Collaborative legislation process
Many people get around Oslo on electric scooters (not the motorbike sort) and I am certain that many schoolchildren would want to use this to get to school. Fife Council should push for this to be a legal and safe method of sustainable transportation.
Fife already has a relatively good passenger transport network. However, for future services in an ideal world, more integration of local and trunk bus and rail routes will be required. Public transport should therefore be fully funded, integrated, increased and improved rather than constantly cut as has been the case since the 1980's and deregulation. Fife is not a huge county and strategic hubs (probably no more than 4 or 5) could be set up where trunk and express services relay or pass through and integrate with local routes. This would have two main effects. Firstly, the main trunk and express routes could be more direct - rather than following a circuitous route to take in all of the areas that should be serviced by local buses. Secondly, local services could be customised to meet the needs of the local population more readily. And all this before we get to the issues of inappropriate use of old double deck buses and the need for smaller, alternative fuel vehicles!
Public transport in Scotland, outside of the Edinburgh area, is pretty archaic. Buses are old, expensive and not environmentally up to the job. Trains - as we all know - have been catastrophic in Fife these past 2 years with each excuse for a cancellation more feeble than the previous one. In an ideal world, there would be a regular and efficient tram service, considerably more modern and greener buses and trains that actually run. And, when they do, are formed of enough carriages so that people are not unsafely crammed in for the duration of the journey. Public transport also needs to run later, especially during events like the Edinburgh Festival or major sporting/concert occasions. Apps providing instant up to date information should be a given (take a bow for once, Scotrail). But public transport - anywhere - is expensive. Local councils do not have the budgets to provide what's needed and Governments won't provide it. So here we are.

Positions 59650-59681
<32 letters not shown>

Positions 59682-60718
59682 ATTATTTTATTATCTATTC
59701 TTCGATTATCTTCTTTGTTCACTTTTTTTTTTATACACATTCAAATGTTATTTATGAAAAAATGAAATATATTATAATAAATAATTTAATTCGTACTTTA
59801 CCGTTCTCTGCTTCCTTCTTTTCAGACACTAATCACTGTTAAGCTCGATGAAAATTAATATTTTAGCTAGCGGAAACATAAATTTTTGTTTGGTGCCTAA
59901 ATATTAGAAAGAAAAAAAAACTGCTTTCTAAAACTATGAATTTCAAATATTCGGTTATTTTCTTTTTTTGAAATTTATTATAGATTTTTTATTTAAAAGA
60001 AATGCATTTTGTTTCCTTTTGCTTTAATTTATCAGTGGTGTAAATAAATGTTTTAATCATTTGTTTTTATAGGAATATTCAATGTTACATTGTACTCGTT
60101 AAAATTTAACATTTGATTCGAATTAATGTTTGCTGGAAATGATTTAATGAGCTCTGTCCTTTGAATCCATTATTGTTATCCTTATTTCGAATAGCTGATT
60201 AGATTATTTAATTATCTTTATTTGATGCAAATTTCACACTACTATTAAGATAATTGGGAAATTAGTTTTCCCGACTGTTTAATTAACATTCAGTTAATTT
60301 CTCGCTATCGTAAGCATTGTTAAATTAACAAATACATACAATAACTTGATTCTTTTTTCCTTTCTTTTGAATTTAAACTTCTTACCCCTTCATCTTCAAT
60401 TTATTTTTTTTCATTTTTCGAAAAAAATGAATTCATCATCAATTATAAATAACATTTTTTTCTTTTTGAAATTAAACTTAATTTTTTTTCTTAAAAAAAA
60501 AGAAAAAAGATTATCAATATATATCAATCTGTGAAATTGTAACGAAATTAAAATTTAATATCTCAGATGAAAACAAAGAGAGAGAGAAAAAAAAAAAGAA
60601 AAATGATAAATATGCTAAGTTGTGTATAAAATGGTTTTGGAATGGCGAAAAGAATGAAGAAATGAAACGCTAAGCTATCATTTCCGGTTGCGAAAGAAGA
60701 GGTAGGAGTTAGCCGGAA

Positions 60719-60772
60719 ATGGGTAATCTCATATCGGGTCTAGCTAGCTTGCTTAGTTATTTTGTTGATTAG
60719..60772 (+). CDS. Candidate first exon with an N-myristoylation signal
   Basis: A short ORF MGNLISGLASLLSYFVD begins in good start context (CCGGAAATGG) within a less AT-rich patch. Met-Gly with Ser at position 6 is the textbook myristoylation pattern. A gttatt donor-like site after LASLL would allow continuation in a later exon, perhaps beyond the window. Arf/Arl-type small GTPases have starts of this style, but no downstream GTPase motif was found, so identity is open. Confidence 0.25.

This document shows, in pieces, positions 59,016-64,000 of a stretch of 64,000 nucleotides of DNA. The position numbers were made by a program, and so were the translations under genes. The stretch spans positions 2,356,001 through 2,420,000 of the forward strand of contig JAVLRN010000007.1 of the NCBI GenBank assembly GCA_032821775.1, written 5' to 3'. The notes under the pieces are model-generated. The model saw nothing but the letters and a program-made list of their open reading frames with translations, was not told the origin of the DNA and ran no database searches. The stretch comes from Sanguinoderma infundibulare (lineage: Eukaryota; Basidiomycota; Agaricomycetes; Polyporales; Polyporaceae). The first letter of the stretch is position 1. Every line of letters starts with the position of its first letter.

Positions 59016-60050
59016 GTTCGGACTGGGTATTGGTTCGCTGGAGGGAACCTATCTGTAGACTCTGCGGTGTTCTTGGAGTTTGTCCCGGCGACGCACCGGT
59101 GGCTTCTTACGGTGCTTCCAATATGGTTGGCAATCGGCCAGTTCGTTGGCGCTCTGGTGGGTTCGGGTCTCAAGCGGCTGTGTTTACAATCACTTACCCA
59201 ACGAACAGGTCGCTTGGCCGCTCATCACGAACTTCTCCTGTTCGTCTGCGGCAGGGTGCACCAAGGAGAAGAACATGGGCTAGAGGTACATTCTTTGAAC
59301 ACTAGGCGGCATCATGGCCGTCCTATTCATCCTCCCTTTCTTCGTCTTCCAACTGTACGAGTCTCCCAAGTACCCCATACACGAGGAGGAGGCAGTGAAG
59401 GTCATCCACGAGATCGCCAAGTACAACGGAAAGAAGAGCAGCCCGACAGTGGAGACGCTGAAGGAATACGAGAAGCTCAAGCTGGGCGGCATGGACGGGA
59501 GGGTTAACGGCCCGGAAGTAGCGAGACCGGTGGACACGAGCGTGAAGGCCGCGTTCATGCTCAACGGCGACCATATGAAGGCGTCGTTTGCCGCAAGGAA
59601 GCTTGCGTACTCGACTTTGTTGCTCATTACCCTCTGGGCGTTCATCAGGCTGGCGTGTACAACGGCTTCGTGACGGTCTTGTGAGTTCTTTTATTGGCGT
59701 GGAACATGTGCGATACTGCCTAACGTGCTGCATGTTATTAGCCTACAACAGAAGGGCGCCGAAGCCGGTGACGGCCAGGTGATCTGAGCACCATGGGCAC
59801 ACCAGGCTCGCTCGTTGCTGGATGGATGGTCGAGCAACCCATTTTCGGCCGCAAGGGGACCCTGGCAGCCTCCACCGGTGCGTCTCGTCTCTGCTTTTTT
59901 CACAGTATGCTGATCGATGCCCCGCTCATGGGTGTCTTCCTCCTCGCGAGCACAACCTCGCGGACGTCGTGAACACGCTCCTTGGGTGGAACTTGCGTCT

Electric/hybrid buses to help with the environment and reduce harmful gases. More access and frequency to outlying villages and thus help to reduce people using their cars. More bus only routes and lanes. Electrify the Fife circular train service and onwards to Edinburgh and Aberdeen. More carriages especially at weekends when major events are happening in Edinburgh. Direct train route to Glasgow/Stirling.
People need to be able to afford to travel to work, to shop and for leisure purposes. We need to encourage more environmentally friendly travel. I am aware that some countries have experimented with free public transport. Personally I would like to see this to encourage people out of their cars - so a free travel ticket allowance might be given to those not owning a car. Surveys have shown that free travel would encourage a significant percentage 10-15% to give up car use I believe. Public transport does not always go where we want it to so this could not be a complete solution. A number of individuals and cycle groups contact me to request safer cycle paths and options to encourage cyclists - again to encourage people out of their cars and to bring about mental and physical health benefits. However, not all roads are safe and at the moment many buses do not allow cyclists to travel on them .This needs to change if cycling is to be encouraged and if we cannot provide cycle paths.